figure for the district of 11,152. The emerging District Plan
provides for 7,210 for existing commitments and 7,853 new
allocations, totalling 15,063 over the Plan period.
A target for West Bergholt, (considered by Colchester Borough
Council as a Sustainable Settlement as it has a sufficient
population base and a range of community facilities and
infrastructure to support appropriate growth), has been set in
the emerging Neighbourhood Plan Policy ss15 in the publication
draft Local Plan of 120 dwellings. This is higher than the 100
proposed during early consultation on the Neighbourhood Plan.
The Neighbourhood Plan has sought to take account of the
emerging Local Plan and its predicted levels of growth for the
The household Neighbourhood Plan Survey indicated over 40%
preference for the following types of development:
Following this, the 'Issues & Options' Questionnaire
indicated support for around an additional 100 new dwellings, of
which the majority would be 'of type, style and numbers deemed
necessary to meet the Parish's needs.'
Then in November 2015, a full 'Housing Needs Survey' was
commissioned from the Rural Community Council of Essex (RCCE).
Their report indicated that 53 people had given details of
different local accommodation required in the next five years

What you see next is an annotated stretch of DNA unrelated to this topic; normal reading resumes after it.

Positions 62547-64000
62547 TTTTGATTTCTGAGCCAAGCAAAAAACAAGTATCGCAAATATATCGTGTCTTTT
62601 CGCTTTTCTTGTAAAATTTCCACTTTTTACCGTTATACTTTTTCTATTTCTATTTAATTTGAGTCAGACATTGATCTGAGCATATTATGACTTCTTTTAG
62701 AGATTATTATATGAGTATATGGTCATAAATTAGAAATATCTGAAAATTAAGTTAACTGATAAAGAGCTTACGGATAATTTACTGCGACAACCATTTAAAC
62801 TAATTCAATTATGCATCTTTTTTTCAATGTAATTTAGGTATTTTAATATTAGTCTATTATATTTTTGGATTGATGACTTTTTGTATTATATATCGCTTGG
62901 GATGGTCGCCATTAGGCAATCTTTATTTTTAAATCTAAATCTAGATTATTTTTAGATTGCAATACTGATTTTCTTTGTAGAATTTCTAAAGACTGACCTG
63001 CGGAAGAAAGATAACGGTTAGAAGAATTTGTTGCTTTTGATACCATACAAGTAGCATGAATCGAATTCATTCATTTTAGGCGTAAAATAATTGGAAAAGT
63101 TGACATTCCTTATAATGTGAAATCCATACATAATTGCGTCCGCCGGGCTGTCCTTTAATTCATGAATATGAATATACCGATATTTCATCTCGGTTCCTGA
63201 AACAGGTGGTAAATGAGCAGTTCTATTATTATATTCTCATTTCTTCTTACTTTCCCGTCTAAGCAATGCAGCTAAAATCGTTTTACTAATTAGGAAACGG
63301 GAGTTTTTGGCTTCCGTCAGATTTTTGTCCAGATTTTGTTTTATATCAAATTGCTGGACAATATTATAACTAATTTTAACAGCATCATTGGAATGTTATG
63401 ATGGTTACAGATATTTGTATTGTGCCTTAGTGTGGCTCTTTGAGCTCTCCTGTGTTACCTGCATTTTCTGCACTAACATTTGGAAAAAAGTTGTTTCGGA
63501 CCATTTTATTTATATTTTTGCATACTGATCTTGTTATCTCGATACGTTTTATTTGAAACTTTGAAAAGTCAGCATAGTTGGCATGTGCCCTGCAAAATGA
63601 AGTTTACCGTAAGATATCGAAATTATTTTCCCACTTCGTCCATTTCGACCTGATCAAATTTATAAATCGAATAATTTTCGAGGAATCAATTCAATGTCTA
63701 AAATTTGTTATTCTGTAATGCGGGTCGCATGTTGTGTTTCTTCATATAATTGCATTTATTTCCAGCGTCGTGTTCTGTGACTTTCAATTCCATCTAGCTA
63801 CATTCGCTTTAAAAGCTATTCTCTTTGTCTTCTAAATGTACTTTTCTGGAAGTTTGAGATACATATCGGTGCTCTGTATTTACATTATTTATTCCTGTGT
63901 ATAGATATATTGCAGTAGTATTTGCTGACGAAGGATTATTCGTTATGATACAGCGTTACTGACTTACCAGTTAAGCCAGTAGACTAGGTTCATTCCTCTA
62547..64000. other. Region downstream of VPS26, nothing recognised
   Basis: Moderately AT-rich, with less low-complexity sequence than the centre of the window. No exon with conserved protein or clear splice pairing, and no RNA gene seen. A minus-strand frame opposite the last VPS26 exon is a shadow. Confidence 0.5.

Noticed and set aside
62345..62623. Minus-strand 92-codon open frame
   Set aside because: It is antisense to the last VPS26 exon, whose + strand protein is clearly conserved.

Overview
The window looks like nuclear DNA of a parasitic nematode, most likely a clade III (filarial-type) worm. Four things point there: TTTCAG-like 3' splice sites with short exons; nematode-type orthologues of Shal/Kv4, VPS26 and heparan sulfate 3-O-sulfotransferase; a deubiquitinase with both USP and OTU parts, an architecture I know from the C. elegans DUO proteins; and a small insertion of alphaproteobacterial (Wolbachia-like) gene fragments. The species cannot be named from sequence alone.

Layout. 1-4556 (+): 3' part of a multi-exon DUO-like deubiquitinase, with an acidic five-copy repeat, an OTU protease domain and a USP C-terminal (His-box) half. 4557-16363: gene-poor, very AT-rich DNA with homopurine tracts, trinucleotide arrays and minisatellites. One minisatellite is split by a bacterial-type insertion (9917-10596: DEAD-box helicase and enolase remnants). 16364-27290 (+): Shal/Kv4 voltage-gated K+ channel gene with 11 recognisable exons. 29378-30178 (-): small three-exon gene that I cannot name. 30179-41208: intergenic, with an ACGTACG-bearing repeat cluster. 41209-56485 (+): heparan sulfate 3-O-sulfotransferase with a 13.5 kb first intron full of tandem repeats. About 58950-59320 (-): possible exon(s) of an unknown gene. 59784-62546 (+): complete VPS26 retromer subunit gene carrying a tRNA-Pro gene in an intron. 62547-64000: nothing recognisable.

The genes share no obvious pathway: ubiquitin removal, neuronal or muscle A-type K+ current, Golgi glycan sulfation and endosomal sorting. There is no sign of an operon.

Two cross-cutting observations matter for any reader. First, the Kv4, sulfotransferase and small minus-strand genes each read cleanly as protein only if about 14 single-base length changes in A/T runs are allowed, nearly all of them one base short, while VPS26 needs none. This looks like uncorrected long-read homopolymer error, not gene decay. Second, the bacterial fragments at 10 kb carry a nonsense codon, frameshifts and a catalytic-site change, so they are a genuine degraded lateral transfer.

and beyond. Whereas some of this could be provided by the
commercial sector as houses to buy (34%), there remained a need
for rental accommodation and shared ownership.
Furthermore, the timescales that this need was predicated on
The survey only covered up to 5 years or over. However, we may
assume that local need would be similar between year 11 and year
15 of the plan making a total of around 75 homes needed to
satisfy local need. Whereas this would accommodate local need it
is reasonable to assume that some additional housing would be
required from people wishing to move into the village – say a
further 25 units making a total of 100 units over the 15-year
lifetime of the plan. This is not inconsistent with the CBC
policy ss15 and accords with the Issues and Options support by
the results of village surveys. This equates to an average
building rate of around 6 or 7 houses per annum.
A number of sites were assessed for their suitability and
availability for housing development during the Plan period. The
Report on the Assessment of Potential Housing Sites (see